On Criticism

I went to this event the other day that was a celebration of an independent film that had been completed. In short, when I saw the footage from the trailer they showed I thought: Oh god, I’ve shot better videos on my iPhone—this looks like a soap opera from the early 90’s. Not only was the lighting poor and yellow-tinged, and the voiceovers seemed more like someone playing a recording over the video, and the script forced and unnatural—it seemed like this was something that had no constructive feedback during production.

And as everyone was standing around saying how great the video looked and how wonderful a cause it was for while they snacked on their cheese and wine, I just stood there wondering if everyone else saw how the actresses had makeup caked on, or that film was shot in fullscreen (or the cinematography equivalent) instead of widescreen. And when people asked my opinion, I merely said, “I would love to see the play this is based off.”

Because it’s true—the play looked stellar, even in the grainy footage they had of it. I’d rather watch that grainy footage on my phone than pay to see this film in theaters. And I felt like it wasn’t right to say, because I recalled a conversation I once started in my writing group.

It started with me saying this: “We’re not all good writers, and some of us never will be. And that’s okay, but we shouldn’t pretend otherwise.”

The blowback I received from this was tremendous—people said I was being rude and that how dare I? People assumed I thought I was one of the “good writers” out there.

But here’s the thing—we’re taught in school what bad writing is. Repetitive adjectives, gaping plotholes, mediocre grasp of the way you can manipulate language all register as “bad” writing. But, the longer I take a look at feedback for writing that is lacking in movement, boxy in wording, underconfident in prose—I see people starting with “This is great!” and moments later try to politely tell the person everything that is wrong with it.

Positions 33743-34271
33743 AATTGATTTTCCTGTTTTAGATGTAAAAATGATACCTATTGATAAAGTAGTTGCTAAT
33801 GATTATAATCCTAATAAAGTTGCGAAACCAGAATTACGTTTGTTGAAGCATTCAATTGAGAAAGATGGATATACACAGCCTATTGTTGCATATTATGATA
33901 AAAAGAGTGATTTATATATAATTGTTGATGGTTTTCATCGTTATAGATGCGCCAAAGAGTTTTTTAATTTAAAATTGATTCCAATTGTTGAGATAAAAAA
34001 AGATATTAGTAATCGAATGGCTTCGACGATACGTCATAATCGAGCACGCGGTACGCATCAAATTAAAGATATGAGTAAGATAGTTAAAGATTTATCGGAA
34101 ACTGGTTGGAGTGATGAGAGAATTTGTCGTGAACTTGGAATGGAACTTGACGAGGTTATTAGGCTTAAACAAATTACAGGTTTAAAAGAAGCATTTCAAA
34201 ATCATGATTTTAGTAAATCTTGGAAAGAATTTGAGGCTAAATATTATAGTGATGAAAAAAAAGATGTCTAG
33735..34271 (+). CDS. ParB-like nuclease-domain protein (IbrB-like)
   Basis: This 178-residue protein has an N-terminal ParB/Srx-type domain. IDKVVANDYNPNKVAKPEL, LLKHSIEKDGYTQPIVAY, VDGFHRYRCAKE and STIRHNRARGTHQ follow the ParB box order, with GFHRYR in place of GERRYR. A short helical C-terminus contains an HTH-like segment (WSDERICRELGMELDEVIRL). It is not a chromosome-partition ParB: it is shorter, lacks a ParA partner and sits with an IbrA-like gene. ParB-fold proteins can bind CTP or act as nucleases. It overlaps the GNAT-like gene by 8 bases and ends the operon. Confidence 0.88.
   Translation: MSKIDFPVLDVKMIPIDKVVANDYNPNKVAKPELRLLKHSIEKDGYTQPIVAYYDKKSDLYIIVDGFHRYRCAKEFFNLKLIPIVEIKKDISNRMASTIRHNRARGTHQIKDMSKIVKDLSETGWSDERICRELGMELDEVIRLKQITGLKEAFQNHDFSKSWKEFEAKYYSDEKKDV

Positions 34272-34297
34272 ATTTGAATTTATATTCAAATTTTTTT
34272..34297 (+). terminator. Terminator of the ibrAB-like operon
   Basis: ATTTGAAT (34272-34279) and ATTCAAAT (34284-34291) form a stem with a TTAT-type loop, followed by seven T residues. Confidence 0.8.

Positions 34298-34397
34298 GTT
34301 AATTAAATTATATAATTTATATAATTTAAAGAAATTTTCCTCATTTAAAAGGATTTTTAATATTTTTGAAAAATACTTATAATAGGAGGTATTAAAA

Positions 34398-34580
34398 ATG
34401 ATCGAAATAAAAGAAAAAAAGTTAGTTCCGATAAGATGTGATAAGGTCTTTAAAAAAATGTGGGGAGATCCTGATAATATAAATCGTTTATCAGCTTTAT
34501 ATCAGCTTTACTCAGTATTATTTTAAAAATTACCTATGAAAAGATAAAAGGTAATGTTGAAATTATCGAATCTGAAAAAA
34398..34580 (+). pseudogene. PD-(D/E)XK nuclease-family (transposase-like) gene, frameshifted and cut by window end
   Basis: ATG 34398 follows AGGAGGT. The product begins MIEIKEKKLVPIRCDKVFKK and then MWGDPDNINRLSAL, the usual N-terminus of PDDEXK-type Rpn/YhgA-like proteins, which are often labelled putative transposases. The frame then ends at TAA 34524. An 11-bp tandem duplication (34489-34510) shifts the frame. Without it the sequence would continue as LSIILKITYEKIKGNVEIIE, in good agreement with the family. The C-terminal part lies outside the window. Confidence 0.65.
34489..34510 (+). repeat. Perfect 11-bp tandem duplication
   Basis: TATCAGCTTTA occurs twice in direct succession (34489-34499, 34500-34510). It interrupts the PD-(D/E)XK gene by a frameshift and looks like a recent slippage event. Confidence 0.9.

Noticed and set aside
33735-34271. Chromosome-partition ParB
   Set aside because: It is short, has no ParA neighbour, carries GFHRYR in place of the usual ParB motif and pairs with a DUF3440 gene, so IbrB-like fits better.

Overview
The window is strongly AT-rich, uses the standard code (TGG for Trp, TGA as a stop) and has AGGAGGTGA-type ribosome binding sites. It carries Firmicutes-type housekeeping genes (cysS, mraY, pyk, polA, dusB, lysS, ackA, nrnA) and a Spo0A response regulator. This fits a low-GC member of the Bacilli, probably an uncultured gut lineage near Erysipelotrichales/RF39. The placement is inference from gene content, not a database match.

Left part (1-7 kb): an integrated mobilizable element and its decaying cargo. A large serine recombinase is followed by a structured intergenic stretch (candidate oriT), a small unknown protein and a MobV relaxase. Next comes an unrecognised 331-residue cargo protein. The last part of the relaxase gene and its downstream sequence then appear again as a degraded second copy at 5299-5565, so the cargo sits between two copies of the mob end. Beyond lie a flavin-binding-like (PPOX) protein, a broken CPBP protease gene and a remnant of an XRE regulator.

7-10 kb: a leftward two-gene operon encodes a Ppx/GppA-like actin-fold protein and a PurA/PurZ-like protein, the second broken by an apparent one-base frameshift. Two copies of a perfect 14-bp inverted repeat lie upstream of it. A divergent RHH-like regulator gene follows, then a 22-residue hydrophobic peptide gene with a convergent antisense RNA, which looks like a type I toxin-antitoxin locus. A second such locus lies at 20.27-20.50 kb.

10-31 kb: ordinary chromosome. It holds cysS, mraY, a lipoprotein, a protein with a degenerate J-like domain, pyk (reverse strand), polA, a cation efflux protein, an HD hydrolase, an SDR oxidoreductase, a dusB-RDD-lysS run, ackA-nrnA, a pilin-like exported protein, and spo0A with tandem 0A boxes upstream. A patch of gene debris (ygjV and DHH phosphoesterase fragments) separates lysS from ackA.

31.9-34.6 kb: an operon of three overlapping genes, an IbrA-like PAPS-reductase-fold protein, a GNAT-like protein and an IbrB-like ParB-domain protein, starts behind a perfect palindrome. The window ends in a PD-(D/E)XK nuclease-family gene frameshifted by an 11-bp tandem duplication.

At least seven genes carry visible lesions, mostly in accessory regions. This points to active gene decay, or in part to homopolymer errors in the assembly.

And I think that’s a lot more harmful than blatantly saying, “This isn’t working for me, here’s what I think you need to work on.”

Why? Because it doesn’t force them to work harder—if they’re told that their work is great, but here are some suggestions, they don’t have any real motivation to make the changes because “it’s great, right?” Just the same that we can tell dancers they need to practice more, or that someone didn’t make the team, we shouldn’t look at criticizing art and saying that it isn’t good as “taboo” or discouraging.”

And the further assumption that everyone could become a writer just as great as the greats is another lie—the fact of the way the world works is that some people are better at things than theirs. While practice can take you a long way in improvement, skill plays into how good something could be as well. You can’t teach someone to be creative, to know how to create a believable plot, to find all the plotholes that they can’t see.

Because there are such things as “the greats” and “flops.” Not for a lack of effort, but for lack of genuine talent.

I would rather, at any point in my life, be told “This isn’t good, and here’s why it isn’t good—you need to fix these things.” And I’m not talking about “I don’t like dragons so this is terrible,” I’m talking about “Here is a huge plothole, this entire scene is boring filler, you’re telling not showing,” and things of that nature.

And if it’s a bad plot, too—“Okay, why would the tooth fairy decide to start stealing Christmas presents again? Because she lost her tooth and went into an alcoholic depression? What’s the connection to Santa?”

I’m just saying that telling someone that their work isn’t good isn’t inherently rude, and we need to stop treating it like it is. Being honest is the politest thing in the world, and white lies or sugar coating can be detrimental. I’m not advocating discouraging people from working at things—I think there’s always room for improvement and growth. Just the same, though, I do think there is a peak in all things, and the lie that “we can all become the greats” is a paradox because if we’re all the best, who is there to strive to be like?

Advertisements

What do you want to say?

Fill in your details below or click an icon to log in:

WordPress.com Logo

You are commenting using your WordPress.com account. Log Out / Change )

Twitter picture

You are commenting using your Twitter account. Log Out / Change )

Facebook photo

You are commenting using your Facebook account. Log Out / Change )

Google+ photo

You are commenting using your Google+ account. Log Out / Change )

Connecting to %s